The comedy throughout the film doesn’t really work either. Whereas Strike Back was chocked full of quotable lines and gags, Reboot has very little that’s memorable about it. Smith has often been the master of quotable screenwriting but it’s hard to think of anything fans will latch onto with Reboot. Mostly anything humorous is just ripped off from Smith’s other films which makes it feel more lazy than anything else. However, the one genuinely funny line occurs in a post credit scene where the cause for the bane of Dante’s existence is finally revealed. It’s difficult to figure out what happened to Smith’s smart and punchy screenwriting. His life performances and podcasts show that he’s extremely charismatic and quick witted but his writing says the complete opposite at this stage of his career. While Jay and Silent Bob Reboot may not be the worst thing he has ever written, it feels very uninspired despite Smith’s supposed passion for the project.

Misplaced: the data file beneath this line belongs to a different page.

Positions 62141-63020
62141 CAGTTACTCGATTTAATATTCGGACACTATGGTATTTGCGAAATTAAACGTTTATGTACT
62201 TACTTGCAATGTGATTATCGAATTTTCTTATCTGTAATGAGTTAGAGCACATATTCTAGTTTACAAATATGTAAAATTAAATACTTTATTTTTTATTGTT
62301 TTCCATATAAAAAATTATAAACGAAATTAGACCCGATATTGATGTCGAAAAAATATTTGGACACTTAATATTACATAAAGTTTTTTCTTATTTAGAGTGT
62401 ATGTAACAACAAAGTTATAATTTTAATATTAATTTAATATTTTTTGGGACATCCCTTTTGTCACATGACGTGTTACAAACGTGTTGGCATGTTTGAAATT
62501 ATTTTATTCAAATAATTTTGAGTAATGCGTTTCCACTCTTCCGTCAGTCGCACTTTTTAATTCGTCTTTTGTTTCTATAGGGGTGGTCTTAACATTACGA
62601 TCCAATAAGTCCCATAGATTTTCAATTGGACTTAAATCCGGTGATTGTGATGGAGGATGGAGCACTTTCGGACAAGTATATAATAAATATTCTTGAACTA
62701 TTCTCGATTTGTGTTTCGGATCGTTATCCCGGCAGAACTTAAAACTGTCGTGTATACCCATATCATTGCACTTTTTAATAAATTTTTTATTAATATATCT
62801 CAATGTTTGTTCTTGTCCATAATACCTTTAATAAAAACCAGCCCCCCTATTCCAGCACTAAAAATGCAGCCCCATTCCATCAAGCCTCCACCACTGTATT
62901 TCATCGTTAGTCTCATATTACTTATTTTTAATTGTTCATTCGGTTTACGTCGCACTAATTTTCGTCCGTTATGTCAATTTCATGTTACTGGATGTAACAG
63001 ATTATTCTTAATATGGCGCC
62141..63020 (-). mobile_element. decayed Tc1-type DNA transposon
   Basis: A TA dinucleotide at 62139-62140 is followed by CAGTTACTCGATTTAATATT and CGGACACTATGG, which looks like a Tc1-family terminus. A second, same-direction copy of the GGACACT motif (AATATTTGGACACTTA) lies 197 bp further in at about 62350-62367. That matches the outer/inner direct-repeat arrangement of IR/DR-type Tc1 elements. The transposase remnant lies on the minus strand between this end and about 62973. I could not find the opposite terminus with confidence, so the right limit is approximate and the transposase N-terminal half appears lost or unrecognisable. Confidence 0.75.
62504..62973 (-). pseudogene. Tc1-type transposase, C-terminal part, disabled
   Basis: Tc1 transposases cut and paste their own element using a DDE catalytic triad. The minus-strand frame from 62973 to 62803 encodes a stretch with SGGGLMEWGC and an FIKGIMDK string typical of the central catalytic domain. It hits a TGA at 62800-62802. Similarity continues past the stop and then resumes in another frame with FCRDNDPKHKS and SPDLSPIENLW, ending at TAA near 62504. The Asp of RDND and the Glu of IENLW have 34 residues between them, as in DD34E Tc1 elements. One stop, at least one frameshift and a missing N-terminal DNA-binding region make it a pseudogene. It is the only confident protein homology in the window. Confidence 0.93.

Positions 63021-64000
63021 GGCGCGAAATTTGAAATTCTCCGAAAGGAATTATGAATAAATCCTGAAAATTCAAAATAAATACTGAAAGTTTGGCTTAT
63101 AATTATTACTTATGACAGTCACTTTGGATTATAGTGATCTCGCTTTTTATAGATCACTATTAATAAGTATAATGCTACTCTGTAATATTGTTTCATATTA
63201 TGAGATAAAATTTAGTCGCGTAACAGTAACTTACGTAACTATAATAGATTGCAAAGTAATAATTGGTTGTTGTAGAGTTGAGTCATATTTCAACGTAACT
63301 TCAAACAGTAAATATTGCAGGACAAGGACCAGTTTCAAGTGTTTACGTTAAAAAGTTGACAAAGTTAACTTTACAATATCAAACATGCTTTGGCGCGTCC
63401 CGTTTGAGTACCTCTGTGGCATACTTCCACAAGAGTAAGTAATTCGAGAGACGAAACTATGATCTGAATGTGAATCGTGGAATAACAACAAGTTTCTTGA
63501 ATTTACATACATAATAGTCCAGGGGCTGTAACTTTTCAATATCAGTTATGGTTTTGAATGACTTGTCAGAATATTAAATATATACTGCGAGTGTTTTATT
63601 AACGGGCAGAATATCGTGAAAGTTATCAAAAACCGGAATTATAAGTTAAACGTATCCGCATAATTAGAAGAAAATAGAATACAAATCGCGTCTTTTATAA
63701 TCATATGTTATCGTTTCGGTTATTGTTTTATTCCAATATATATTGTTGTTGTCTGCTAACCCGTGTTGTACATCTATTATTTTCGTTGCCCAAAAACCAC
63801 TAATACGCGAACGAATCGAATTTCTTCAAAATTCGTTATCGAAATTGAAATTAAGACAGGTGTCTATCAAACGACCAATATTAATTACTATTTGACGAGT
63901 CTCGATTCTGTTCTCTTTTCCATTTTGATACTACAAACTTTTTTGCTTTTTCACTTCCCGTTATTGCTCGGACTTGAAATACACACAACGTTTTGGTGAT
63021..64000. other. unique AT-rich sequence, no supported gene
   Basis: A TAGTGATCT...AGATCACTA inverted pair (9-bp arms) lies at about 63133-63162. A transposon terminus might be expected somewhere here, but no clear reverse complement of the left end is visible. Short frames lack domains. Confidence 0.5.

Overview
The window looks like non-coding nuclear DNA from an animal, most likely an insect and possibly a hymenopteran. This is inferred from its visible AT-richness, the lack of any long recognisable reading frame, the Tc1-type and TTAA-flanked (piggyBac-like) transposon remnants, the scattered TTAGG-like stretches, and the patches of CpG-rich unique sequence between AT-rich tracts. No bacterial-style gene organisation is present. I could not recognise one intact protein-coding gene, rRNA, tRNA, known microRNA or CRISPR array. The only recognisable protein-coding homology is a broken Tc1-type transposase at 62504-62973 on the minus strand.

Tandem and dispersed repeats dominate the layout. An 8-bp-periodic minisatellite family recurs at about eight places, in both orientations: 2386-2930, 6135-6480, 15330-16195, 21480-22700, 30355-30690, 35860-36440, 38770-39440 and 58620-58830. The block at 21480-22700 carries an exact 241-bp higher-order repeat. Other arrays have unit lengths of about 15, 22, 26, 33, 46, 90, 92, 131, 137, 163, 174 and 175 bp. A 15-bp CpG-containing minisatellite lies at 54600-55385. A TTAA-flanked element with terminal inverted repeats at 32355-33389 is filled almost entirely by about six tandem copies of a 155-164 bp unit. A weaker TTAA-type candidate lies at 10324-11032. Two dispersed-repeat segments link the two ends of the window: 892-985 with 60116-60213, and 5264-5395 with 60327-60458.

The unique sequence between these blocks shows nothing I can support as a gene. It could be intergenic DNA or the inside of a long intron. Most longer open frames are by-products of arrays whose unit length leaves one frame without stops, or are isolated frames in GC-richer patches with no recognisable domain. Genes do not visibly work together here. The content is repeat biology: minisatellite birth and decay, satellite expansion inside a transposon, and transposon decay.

The lone reason that people will enjoy this film is for the same reason that Smith made it: nostalgia. It’s obvious that there’s a love for this world and these characters but the creativity just isn’t there anymore. It’s a film built entirely on the past. Whether it’s the characters, story, jokes, or simply a desire to relive the glory days, Jay and Silent Bob Reboot is unapologetic about its unoriginality. As an homage to everything that got Smith to the point in life that he’s at, the film is a triumph. There’s something very heartfelt about the film and the cast and crew probably had a legitimately great time making it. Yet, the product onscreen is a very bland, unfunny, and sad one.